If you have a business in addition to your main employment, the non-commercial loss rules could apply to you, which may prevent you from deducting your business losses against your other income. Depending on your business activity, as long as you satisfy certain conditions, your business will not be subject to the non-commercial loss rules. If your business does not satisfy these conditions, don't fret, you can also apply to the Commissioner for an exemption under certain circumstances.
Do you run a side business in addition to your main employment? This could be in primary production (ie a farm or winery), retail or any other profession, trade, vocation or calling, provided it is not in a role of an employee. If you do, you may be subject to non-commercial loss rules, which are designed to restrict losses from "non-commercial" business activities from being offset against income from other sources, say your employment income.
A "non-commercial" business activity in this context is any business where the deductions exceed the assessable income in any particular year. However, the non-commercial loss rules will not apply (ie you are able to offset losses from the business activity against other income) under the following circumstances:
- the assessable income from the business for the year is at least $20,000;
- the business made a profit (for tax purposes) in at least 3 of the past 5 income years including the current year;
- the total value of real property (or interests in real property) used on a continuing basis to carry out the business is at least $500,000; or
- the total value of other assets (excluding cars, motorcycles or similar vehicles) used on a continuing basis in carrying on the business is at least $100,000.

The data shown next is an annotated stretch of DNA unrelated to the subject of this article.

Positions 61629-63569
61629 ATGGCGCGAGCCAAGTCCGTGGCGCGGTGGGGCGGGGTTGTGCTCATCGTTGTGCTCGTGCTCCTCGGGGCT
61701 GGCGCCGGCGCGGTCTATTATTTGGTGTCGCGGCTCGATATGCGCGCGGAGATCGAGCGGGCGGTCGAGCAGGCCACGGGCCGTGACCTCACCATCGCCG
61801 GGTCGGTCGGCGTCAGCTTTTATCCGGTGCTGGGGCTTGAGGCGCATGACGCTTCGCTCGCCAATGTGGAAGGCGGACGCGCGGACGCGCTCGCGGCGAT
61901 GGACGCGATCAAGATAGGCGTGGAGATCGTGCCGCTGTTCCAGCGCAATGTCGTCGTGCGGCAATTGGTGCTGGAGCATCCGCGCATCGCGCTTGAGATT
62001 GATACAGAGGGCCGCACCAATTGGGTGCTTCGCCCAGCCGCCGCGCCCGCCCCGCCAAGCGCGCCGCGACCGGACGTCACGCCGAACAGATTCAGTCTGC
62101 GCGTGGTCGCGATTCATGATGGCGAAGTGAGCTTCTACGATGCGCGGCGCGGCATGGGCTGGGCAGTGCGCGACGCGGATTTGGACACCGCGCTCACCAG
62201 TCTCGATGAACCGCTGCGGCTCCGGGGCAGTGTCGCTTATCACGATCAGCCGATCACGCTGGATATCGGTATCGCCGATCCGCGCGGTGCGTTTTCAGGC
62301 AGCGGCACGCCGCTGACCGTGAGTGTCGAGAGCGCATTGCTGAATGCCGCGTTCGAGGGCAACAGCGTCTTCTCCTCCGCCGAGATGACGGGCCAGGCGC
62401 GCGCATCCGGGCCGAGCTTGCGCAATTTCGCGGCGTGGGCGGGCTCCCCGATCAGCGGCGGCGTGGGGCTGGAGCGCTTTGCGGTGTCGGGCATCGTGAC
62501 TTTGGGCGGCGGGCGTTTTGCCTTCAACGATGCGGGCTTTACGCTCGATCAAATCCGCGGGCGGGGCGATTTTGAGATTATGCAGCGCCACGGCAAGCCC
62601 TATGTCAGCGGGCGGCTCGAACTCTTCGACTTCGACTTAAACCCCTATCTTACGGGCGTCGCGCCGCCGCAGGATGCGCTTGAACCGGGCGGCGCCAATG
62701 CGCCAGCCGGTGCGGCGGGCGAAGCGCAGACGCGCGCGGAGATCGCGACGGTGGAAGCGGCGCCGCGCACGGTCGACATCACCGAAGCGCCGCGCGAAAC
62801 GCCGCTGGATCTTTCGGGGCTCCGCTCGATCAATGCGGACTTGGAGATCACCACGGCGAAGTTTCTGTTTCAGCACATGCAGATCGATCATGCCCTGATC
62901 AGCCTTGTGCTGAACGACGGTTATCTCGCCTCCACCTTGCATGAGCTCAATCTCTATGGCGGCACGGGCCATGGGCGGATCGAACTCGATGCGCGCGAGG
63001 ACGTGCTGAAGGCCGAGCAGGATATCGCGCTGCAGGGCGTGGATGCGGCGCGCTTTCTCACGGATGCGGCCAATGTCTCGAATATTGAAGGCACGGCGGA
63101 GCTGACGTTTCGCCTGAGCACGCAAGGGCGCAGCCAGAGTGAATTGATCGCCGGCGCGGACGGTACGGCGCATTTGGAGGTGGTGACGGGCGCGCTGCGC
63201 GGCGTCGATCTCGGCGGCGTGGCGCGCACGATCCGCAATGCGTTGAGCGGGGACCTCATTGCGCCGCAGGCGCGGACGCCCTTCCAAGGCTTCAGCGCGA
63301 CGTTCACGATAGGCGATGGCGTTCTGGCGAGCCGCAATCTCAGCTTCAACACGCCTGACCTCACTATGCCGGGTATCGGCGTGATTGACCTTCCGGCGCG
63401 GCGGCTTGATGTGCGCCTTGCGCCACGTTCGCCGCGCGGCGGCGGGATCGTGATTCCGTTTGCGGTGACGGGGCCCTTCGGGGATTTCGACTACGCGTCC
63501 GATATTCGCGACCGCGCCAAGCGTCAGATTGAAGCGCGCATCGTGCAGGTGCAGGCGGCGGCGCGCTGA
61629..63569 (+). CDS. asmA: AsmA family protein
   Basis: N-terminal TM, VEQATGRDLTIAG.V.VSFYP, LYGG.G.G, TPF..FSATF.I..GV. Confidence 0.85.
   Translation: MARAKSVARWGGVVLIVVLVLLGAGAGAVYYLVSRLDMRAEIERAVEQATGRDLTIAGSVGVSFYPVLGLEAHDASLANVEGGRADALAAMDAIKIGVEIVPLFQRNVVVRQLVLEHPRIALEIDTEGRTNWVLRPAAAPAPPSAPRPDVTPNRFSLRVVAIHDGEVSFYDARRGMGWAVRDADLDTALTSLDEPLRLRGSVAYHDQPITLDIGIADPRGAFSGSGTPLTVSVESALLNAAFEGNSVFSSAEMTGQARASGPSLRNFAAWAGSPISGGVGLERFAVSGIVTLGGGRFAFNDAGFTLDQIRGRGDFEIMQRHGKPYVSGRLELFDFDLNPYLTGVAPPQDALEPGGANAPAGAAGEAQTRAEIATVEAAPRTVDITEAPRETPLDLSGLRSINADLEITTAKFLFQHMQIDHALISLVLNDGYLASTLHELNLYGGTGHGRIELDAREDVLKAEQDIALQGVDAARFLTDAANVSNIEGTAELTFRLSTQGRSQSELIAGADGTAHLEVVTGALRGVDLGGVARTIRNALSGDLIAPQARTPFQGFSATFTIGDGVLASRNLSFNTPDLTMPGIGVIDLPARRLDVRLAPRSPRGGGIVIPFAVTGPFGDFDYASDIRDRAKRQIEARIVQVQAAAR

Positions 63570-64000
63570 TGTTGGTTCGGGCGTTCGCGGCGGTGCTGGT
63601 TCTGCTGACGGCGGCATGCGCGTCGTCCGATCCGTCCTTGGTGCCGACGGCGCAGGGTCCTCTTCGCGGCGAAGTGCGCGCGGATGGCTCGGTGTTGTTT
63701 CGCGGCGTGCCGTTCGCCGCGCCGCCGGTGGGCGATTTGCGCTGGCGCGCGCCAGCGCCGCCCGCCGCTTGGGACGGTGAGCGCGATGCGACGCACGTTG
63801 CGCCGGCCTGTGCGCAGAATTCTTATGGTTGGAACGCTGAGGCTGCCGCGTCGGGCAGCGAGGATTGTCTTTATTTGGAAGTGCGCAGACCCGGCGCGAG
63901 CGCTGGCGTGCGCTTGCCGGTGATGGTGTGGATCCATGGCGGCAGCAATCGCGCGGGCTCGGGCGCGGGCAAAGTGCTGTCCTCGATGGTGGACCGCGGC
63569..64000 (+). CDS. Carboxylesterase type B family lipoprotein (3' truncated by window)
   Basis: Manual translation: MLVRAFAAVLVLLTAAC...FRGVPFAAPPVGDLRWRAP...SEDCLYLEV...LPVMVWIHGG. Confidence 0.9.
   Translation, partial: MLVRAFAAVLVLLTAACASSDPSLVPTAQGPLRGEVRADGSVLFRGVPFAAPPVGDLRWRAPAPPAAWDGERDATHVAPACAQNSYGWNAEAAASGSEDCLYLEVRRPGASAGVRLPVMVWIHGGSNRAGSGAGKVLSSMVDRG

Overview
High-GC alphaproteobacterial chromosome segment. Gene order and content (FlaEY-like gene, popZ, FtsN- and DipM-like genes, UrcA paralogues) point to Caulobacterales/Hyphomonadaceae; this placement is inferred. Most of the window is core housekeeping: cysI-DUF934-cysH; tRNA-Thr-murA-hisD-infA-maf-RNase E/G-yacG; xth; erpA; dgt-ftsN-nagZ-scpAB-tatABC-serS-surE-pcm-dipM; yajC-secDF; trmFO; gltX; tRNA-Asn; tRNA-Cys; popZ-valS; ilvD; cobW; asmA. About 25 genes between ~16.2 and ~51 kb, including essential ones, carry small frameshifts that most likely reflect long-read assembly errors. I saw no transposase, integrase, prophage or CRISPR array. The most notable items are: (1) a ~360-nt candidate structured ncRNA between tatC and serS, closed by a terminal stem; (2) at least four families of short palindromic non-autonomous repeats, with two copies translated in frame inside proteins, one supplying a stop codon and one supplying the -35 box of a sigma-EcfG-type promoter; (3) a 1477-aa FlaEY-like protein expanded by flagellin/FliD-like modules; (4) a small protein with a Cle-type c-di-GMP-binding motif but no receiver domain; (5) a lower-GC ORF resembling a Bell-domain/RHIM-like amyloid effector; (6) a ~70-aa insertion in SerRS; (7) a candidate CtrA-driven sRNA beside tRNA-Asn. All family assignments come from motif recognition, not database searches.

The above conditions only apply to those with an adjusted taxable income of less than $250,000.
Those with an adjusted taxable income of $250,000 or more are considered to be "high-income earners" and will have their deductions from the business quarantined to the business activity.
As such, they will only be allowed to deduct the loss when the business makes a profit. However, high-income earners and those that who do not satisfy the above conditions can still make a request to the Commissioner of Taxation to exercise his or her discretion not to apply the rules.
The Commissioner may exercise his or her discretion to not apply the non-commercial loss rules if:
- the business was or will be affected by special circumstances outside of your control (eg natural disasters, unforeseen major accidents, government restrictions, illnesses affecting key personnel);
- if you are not a high-income earner, and the nature of the business means you will not satisfy the conditions, however, the business is objectively expected to make a profit or pass one of the conditions within a commercially viable period for the industry; or
- if you are a high-income earner, and the nature of the business is such that it has not and will not produce a tax profit for the year in question and there is an objective expectation that it will make a tax profit within a commercially viable period for the industry.
The exercise of discretion is based on an assessment of the facts in each case, as such, any application should be accompanied by supporting evidence of special circumstances, and/or evidence from independent sources including industry bodies, professional associations, and government agencies as to what a "commercially viable period" for the industry is.
If you're a primary producer or a professional artist (eg authors, playwrights, artists, sculptors, composers, performing artists and production associates) and your income from other sources that do not relate to the business is less than $40,000 (excluding net capital gains), you can ignore all of the above, as the non-commercial loss rules will not apply to you. You will be able to deduct any losses from the business against your other income, but you should beware of the $40,000 threshold which may change from year to year based on your personal circumstances.
Still not sure?
If you get the bulk of your income from being an employee and run a business on the side, we can help you figure out if you're subject to the non-commercial loss rules. Alternatively, we can help you apply for the Commissioner to exercise his or her discretion in relation to any business activity you may run so you can start deducting the losses while building your business.
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